And throughout, Jesus repeatedly says that he would not lose even one of us. Listen again to the Gospel Proclamation we just heard:
Jesus: “Whom are you looking for?”
Reader 1: “Jesus of Nazareth.”
Jesus: “I told you that I am he. So if you are looking for me, let these
men go.”
Narrator: This was to fulfill the word that he had spoken, “I did not
lose a single one of those whom you gave me.”
In St. John’s Gospel we hear Jesus say something to that effect four different times. That he will not lose even one. And in the Good Shepherd narrative, Jesus tells us that a good shepherd lays down his life for his sheep, as opposed to the hired hand who flees the moment the wolf arrives on the scene.

Clearly, Jesus knows that he must go to the very limit to demonstrate for us what it means to love. And there he is imparting wisdom, healing the sick, raising the dead, which is returned with either a great deal of hatred and fear, or, perhaps worse, indifference. And so, it’s off to Calvary.

Thomas a Kempis, not a mystic, by the way, in his classic work The Imitation of Christ tells us that “if Jesus Crucified would come into our hearts, how quickly and perfectly we would be instructed in the spiritual life.” And, with all due respect to Thomas a Kempis, I think he only got that partially right. I think Jesus Crucified coming into our hearts is a good thing - but that’s for another sermon. Right now, what I am asking you to do is to reflect on the Cross of Christ as an
Invitation. An Invitation to love that Christ is drawing you - and all of us - into. I believe that this is not so much about us being open to receiving Christ in our hearts - some how that seems to self-referential on Good Friday. I believe the Cross of Christ is about us - each of us - being drawn into Christ on the Cross to become a union of love in him.

If we were in a union of love in him we would know what it means to hang on that Cross as the ultimate expression of love. We would know that we could not lose even one who has been entrusted to us. We would find a way to love the person in our life who is odd, difficult, temperamental.

We would find a way to love those who have been pushed to the fringes of society: the hungry and homeless who prowl our city streets in greater numbers with each passing day; the sick and dying, who so often are ignored because it is just to painful to see them up close; our elderly, who too easily get warehoused in soul-less institutions; those we wage war on in with increasing stealth, so that we don’t even have to look into their eyes as we murder them. And we would love these people not in some kind of ethereal way, praying for them from a great distance, but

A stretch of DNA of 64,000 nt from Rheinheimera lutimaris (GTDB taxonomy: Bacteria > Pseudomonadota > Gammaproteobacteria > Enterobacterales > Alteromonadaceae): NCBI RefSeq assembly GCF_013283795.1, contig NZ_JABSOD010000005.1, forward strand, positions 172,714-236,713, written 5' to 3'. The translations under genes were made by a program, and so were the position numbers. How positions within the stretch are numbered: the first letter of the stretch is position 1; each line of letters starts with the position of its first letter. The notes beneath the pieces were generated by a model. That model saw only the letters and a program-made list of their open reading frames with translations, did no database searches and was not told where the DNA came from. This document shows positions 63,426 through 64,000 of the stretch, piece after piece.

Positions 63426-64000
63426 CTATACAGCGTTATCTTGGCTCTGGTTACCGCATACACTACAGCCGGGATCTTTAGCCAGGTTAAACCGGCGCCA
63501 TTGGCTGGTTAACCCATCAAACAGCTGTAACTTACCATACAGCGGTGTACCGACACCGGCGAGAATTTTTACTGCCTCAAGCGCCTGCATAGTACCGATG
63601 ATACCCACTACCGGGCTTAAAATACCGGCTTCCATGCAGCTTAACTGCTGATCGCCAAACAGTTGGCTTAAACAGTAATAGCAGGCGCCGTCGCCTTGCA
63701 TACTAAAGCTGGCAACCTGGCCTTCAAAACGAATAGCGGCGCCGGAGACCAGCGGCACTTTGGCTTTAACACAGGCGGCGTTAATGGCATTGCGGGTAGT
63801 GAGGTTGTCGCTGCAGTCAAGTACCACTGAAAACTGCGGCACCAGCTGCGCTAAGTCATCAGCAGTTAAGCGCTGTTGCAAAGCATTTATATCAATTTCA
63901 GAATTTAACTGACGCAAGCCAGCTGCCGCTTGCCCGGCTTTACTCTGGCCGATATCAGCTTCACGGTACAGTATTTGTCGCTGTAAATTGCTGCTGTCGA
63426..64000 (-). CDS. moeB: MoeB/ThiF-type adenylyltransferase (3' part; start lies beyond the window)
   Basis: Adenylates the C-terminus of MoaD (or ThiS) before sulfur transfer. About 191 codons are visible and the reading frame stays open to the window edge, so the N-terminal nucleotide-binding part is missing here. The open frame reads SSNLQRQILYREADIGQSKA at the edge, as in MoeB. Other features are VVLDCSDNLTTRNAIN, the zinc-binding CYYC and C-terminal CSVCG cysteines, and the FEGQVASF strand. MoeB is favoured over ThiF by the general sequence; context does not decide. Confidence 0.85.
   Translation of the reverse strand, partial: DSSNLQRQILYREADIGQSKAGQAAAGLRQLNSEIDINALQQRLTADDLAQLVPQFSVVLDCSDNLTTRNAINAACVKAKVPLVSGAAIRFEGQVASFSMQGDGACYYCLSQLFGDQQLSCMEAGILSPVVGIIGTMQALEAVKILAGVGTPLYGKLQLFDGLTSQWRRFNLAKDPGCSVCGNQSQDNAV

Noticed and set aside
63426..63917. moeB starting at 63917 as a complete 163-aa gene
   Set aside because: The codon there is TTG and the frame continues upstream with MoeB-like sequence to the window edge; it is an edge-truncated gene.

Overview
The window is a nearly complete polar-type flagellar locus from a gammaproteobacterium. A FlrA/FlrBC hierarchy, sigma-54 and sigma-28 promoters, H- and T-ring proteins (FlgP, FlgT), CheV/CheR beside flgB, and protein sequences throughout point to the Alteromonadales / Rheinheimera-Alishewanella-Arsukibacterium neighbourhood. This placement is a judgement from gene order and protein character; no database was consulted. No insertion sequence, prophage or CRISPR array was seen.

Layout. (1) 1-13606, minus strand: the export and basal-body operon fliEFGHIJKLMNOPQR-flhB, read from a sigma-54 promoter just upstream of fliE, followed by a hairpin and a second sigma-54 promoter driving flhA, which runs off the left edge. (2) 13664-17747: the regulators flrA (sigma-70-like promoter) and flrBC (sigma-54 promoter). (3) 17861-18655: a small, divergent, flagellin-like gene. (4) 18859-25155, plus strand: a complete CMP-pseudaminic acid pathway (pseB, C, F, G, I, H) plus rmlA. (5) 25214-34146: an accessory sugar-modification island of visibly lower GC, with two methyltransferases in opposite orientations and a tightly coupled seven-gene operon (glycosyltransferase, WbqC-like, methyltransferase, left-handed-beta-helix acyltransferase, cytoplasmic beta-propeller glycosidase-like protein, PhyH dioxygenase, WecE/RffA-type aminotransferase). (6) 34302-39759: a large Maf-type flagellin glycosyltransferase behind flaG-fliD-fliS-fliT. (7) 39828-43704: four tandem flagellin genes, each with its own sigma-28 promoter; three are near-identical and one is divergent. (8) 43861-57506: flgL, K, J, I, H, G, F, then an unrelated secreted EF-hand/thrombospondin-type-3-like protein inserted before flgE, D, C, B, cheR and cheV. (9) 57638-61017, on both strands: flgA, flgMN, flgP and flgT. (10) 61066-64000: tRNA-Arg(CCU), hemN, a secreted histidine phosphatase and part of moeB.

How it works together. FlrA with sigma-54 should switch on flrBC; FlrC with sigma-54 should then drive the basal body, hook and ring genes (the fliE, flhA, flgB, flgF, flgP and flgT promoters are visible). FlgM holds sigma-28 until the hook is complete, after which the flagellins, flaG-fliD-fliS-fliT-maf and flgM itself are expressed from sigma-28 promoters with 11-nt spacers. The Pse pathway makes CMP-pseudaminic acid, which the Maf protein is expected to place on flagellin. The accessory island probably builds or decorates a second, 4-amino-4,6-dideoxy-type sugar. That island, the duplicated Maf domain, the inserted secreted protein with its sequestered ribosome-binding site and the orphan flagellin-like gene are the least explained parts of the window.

in a real, messy, sweaty, bloody, way - just like the way Jesus loved us on the Cross. We would be involved with them. We would love them until our hearts broke. We would even die for them.

St. Paul, perhaps the original mystic, tells us that “I have been crucified with Christ; and it is no longer I who live, but it is Christ who lives in me. That is what being drawn to Christ’s Cross does. That’s the invitation. I have come to believe that God became Incarnate as Jesus the Christ who then suffered and died, not in order to live in our hearts, but so that we might live in his heart, become part of his body, be in total union with him. If we were in this total union with him, we would indeed be capable of forgiving the sins of another, of healing the sick, even of raising the dead. And, as we are all part of this same Body of Christ, we dare not lose even one part of that Body.

That’s why, I think, all those saints and mystics were gazing on the cross. And that’s why I think we should all follow their example. We should gaze on that Cross of Christ, not as we might look at a horror movie recoiling from all the gore. Rather, we should gaze upon that Cross and be drawn into it as something much more difficult than gore.

We should look upon our Lord and know that we have been Invited to Love in Him, through Him, and with Him. Right up there on that Cross.